Ankhesenamun was the third child of Pharaoh Akhenaten and Nefertiti and was born in around 1348BC.

She was originally called Ankhesenpaaten، but her change of name reflects changes in Ancient Egyptian religion during her lifetime.

She was the half sister and cousin of Tutankhamun، with the pair sharing the same father. 

Tutankhamun's mother، believed to have been Nefertiti، is thought to have been Ankhesenamun's aunt.

The queen is said to have married King Tut when he took the throne at the age of nine، when she was just a few years older.

After their marriage the pair changed their names in honour of the old monotheistic religion that they reverted back to.

Some records suggest she married her grandfather after the death of King Tut.

Others that she was briefly the wife of her father beforehand. 

King Tut became pharaoh in around 1332 BC and ruled for just nine years until his death. 

Tutankhamun's significance stems from his rejection of the radical religious innovations introduced by his predecessor and father، Akhenaten.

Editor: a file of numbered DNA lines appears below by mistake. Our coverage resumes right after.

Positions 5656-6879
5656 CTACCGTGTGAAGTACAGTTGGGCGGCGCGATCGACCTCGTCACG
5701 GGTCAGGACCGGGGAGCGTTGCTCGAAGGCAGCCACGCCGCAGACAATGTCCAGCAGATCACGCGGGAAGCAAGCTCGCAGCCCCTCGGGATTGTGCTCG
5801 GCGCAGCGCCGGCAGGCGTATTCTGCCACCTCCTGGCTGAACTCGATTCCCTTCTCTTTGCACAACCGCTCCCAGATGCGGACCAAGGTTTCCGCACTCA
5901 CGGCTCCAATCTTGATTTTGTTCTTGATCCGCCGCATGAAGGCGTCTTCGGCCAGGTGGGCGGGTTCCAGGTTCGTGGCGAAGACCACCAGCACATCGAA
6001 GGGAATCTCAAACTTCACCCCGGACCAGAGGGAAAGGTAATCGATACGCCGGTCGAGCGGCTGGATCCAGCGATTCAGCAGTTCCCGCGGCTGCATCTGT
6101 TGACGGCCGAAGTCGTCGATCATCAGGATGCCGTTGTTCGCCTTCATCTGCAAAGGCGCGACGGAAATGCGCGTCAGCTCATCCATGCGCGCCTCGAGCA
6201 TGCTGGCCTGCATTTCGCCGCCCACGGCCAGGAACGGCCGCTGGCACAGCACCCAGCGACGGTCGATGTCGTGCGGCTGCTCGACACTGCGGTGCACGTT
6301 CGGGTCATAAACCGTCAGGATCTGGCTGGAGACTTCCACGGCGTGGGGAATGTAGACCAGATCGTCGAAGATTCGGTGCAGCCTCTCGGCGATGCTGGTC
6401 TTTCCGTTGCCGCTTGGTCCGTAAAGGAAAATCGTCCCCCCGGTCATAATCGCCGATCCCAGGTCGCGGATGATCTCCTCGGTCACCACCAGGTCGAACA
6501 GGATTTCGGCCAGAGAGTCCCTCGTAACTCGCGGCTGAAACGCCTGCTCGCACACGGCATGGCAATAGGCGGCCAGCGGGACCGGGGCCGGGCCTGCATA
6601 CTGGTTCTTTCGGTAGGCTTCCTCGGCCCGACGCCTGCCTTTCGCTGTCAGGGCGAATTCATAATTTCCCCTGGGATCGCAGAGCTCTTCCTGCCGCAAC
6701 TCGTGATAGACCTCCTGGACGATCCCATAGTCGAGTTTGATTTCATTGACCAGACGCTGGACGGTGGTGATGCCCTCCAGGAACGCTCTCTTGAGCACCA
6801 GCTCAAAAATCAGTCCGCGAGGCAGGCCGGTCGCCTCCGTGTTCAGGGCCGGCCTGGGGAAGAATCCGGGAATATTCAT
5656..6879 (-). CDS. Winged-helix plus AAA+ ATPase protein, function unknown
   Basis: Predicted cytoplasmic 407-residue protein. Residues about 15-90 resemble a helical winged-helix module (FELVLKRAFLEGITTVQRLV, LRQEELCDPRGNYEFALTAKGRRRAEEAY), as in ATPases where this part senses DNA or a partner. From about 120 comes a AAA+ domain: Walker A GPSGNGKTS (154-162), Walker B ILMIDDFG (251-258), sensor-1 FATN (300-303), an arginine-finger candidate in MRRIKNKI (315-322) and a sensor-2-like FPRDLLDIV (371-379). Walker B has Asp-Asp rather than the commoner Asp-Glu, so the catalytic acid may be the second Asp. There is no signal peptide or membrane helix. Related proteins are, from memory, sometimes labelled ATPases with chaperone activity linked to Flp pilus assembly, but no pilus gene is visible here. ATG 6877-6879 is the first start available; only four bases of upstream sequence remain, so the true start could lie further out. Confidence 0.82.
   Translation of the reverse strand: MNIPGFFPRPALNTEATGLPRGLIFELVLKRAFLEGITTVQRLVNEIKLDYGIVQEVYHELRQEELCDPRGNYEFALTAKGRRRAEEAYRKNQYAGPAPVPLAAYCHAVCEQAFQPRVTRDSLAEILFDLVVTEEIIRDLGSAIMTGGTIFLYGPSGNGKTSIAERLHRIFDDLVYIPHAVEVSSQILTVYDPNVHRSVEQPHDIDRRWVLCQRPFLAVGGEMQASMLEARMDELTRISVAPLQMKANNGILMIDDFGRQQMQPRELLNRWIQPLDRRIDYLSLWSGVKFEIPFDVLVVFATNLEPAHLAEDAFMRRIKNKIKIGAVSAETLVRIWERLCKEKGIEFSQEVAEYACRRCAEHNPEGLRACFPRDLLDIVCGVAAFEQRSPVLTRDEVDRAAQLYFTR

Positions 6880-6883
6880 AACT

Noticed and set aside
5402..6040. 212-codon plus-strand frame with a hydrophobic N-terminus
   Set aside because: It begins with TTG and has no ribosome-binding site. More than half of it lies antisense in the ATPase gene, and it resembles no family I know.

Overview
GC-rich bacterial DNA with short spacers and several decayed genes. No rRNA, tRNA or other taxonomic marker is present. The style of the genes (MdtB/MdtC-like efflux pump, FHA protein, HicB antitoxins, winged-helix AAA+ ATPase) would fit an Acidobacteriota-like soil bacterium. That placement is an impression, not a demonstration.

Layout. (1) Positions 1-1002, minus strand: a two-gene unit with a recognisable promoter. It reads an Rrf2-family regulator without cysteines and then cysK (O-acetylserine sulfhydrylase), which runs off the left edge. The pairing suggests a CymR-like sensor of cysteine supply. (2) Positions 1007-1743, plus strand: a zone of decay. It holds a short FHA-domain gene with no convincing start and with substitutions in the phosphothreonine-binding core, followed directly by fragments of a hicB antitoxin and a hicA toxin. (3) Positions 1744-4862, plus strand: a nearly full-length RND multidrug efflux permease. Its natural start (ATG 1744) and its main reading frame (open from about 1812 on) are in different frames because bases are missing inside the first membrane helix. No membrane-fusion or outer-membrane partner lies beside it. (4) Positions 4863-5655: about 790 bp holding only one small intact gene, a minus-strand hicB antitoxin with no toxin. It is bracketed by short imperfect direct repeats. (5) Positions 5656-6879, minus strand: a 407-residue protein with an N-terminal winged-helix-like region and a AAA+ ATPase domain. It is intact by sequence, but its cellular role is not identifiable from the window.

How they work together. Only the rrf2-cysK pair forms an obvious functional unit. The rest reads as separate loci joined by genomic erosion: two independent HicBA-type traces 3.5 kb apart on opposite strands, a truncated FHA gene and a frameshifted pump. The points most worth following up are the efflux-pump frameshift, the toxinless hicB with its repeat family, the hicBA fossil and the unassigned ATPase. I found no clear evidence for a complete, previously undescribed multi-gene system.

When King Tut was aged 12 the backlash against the new religion was so intense that the young pharaoh changed his name from Tutankhaten to Tutankhamun. 

A year later، the royal court moved back to the old capital at Thebes، now called Luxor، which was the centre of worship of the god Amun and the power base of the Amun priests. 

King Tut is considered a minor phaorah. 

However، his fame arose when his tomb was found in 1922 by Howard Carter. 

It was almost intact and remains the most complete ancient Egyptian royal tomb ever found.

And the tomb continues to reveal hidden secrets even today.

In February 2017، archaeologists announced plans to resume the search for lost burial chambers in King Tutankhamun's tomb.